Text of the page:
next up previous
Next: B-splines Up: Some Mathematics for Advanced Previous: Ray tracing primitives


Bezier curves

A Bezier curve is a weighted sum of n+1 control points, ${\bf P}_0,{\bf P}_1,\ldots,{\bf P}_n$, where the weights are the Bernstein polynomials:

\begin{displaymath}{\bf P}(t)
\left(\begin{array}{c}n\\ i\end{array}\right)
{\bf P}_i
\end{displaymath} (74)

The Bezier curve of order n+1 (degree n) has n+1 control points. These are the first three orders of Bezier curve definitions.
$\displaystyle \mbox{linear}$   $\displaystyle {\bf P}(t) = (1-t){\bf P}_0 + t{\bf P}_1$ (75)
$\displaystyle \mbox{quadratic}$   $\displaystyle {\bf P}(t) = (1-t)^2{\bf P}_0 + 2(1-t)t{\bf P}_1 + t^2{\bf P}_2$ (76)
$\displaystyle \mbox{cubic}$   $\displaystyle {\bf P}(t) = (1-t)^3{\bf P}_0 + 3(1-t)^2t{\bf P}_1 +
3(1-t)t^2{\bf P}_2 + t^3{\bf P}_3$ (77)

Ways of thinking about Bezier curves

There are several useful ways in which you can think about Bezier curves. Here are the ones that I use.
Linear interpolation.
Equation 75 is obviously a linear interpolation between two points. Equation 76 can be rewritten as a linear interpolation between linear interpolations between points:

\begin{displaymath}{\bf P}(t) = (1-t)[(1-t){\bf P}_0 + t{\bf P}_1] +
t[(1-t){\bf P}_1 + t{\bf P}_2]
\end{displaymath} (78)

Equation 77 can be rewritten as a linear interpolation between linear interpolations between linear interpolations between points. This is left as an exercise for the reader.
Weighted average.
A Bezier curve can be seen as a weighted average of all of its control points. Because all of the weights are positive, and because the weights sum to one, the Bezier curve is guaranteed to lie within the convex hull of its control points.
Refinement of the control polygon.
A Bezier curve can be seen as some sort of refinement of the polygon made by connecting its control points in order. The Bezier curve starts and ends at the two end points and its shape is determined by the relative positions of the n-1 other control points, although it will generally not pass through these other control points. The tangent vectors at the start and end of the curve pass through the end point and the immediately adjacent point.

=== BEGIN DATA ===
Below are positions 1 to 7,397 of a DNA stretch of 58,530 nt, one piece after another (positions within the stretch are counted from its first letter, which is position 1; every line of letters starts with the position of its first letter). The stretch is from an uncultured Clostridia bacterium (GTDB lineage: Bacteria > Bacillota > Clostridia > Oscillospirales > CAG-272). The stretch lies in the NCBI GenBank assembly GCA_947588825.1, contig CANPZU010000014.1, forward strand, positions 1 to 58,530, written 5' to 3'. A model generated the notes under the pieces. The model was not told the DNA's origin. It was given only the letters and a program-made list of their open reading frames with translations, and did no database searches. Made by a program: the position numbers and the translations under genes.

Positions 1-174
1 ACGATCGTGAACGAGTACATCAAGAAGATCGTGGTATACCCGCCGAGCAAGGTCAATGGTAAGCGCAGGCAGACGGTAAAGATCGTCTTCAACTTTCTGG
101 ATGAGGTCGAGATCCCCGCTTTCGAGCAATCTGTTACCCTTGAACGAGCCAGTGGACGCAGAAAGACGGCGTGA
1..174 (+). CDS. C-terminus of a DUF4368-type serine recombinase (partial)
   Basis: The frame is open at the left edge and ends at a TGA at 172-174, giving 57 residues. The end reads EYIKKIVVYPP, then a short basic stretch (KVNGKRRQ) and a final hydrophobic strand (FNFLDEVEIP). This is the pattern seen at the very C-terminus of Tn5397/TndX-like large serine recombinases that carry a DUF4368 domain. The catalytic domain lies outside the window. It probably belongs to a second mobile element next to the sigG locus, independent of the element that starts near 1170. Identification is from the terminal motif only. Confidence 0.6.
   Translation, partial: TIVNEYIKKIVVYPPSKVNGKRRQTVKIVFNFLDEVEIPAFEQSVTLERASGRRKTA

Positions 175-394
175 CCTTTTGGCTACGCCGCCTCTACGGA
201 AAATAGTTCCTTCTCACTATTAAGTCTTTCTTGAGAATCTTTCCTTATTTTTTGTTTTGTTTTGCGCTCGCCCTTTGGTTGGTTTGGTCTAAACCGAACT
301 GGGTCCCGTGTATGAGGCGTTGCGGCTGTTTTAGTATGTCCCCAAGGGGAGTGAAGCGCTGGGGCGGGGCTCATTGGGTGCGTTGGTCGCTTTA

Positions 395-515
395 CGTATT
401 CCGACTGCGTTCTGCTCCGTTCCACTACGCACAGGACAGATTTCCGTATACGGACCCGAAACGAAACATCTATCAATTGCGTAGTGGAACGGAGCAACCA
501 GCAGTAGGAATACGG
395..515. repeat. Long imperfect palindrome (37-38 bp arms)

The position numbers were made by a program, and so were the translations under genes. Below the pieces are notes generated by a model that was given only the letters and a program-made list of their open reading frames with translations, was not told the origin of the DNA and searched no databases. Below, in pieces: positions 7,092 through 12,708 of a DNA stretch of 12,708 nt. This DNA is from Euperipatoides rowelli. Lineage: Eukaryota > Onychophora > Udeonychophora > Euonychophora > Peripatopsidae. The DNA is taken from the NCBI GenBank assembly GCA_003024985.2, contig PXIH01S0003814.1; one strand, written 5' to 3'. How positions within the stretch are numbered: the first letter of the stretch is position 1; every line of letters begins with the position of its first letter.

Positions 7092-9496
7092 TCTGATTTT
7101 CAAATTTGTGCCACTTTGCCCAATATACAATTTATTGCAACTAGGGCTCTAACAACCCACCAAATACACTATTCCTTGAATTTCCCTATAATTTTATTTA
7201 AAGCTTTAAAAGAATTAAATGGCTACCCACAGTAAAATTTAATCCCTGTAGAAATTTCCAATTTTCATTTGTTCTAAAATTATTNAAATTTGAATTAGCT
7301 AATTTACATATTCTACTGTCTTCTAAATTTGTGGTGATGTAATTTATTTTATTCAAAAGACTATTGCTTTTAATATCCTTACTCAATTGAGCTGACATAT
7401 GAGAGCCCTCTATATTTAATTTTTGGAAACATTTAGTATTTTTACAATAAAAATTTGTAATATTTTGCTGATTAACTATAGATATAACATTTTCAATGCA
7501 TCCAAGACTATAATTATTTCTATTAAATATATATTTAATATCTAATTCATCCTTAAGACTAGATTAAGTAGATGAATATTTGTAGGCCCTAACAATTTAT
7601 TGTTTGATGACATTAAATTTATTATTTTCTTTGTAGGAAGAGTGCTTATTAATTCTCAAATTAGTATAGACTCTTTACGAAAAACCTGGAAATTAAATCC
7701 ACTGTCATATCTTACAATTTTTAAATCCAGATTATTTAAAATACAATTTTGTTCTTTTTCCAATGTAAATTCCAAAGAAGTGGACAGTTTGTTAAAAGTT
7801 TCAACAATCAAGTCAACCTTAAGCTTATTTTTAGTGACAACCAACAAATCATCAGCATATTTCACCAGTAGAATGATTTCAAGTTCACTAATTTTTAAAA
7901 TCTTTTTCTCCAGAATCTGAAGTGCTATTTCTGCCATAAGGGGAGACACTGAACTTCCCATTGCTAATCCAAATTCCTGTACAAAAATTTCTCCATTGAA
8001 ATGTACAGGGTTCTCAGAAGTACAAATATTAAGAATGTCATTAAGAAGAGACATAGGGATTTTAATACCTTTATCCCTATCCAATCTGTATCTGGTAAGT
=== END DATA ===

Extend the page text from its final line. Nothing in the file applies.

Rogers and Adams list the properties of the Bezier curve on page 291.


You should note that each Bezier curve is independent of any other Bezier curve. If we wish two Bezier curves to join with any type of continuity, then we must explicitly position the control points of the second curve so that they bear the appropriate relationship with the control points in the first curve.

Any Bezier curve is infinitely differentiable within itself, and is therefore continuous to any degree (Cn-continuous, $\forall n$). We therefore only need concern ourselves with continuity across the joins between curves. Assume that we have two Bezier curves of the same order: ${\bf P}(t)$, defined by $({\bf P}_0,{\bf P}_1,\ldots,{\bf P}_n)$, and ${\bf Q}(t)$, defined by $({\bf Q}_0,{\bf Q}_1,\ldots,{\bf Q}_n)$. C0-continuity (continuity of position) can be achieved by setting ${\bf P}(1)={\bf Q}(0)$. This gives a formula for ${\bf Q}_0$ in terms of the ${\bf P}_i$s:

 \begin{displaymath}{\bf Q}_0={\bf P}_n.
\end{displaymath} (79)

Similarly for C1-continuity, we need C0-continuity and ${\bf P}'(1)={\bf Q}'(0)$, giving:

 \begin{displaymath}{\bf Q}_1 - {\bf Q}_0 = {\bf P}_n - {\bf P}_{n-1}
\end{displaymath} (80)

Combining Equations 80 and 79 gives a formula for ${\bf Q}_1$ in terms of the ${\bf P}_i$s:
$\displaystyle {\bf Q}_1$ = $\displaystyle 2{\bf P}_n - {\bf P}_{n-1}$ (81)
  = $\displaystyle {\bf P}_n + ({\bf P}_n-{\bf P}_{n-1})$ (82)

Continuing in this vein, we find that the requirements for C2-continuity (i.e. C1-continuity and ${\bf P}''(1)={\bf Q}''(0)$) give:

 \begin{displaymath}{\bf Q}_2 - 2{\bf Q}_1 + {\bf Q}_0 = {\bf P}_n - 2{\bf P}_{n-1} +
{\bf P}_{n-2}
\end{displaymath} (83)

Combining Equations 83, 80, and 79 gives a formula for ${\bf Q}_2$ in terms of the ${\bf P}_i$s:
$\displaystyle {\bf Q}_2$ = $\displaystyle 4{\bf P}_n - 4{\bf P}_{n-1} + {\bf P}_{n-2}$ (84)
  = $\displaystyle {\bf P}_{n-2} + 4({\bf P}_n - {\bf P}_{n-1})$ (85)

Bezier surfaces

We learnt in the IB course that the simplest way to construct a Bezier surface is as the tensor product of Bezier curves. A tensor product Bezier surface of order n+1 is defined by (n+1)2 control points. It is called a Bezier patch.

\begin{displaymath}{\bf P}(s,t)
\left(\begin{array}{c}n\\ i\end{...
...{array}{c}n\\ j\end{array}\right)
{\bf P}_{i,j}
\end{displaymath} (86)

You can think about this as moving the control points of one Bezier curve along a set of Bezier curves to sweep out a surface. Continuity across a boundary between two Bezier patches is only guaranteed if each of the Bezier curves across the join obey the curve continuity conditions. Again, this was covered in the IB course.

next up previous
Next: B-splines Up: Some Mathematics for Advanced Previous: Ray tracing primitives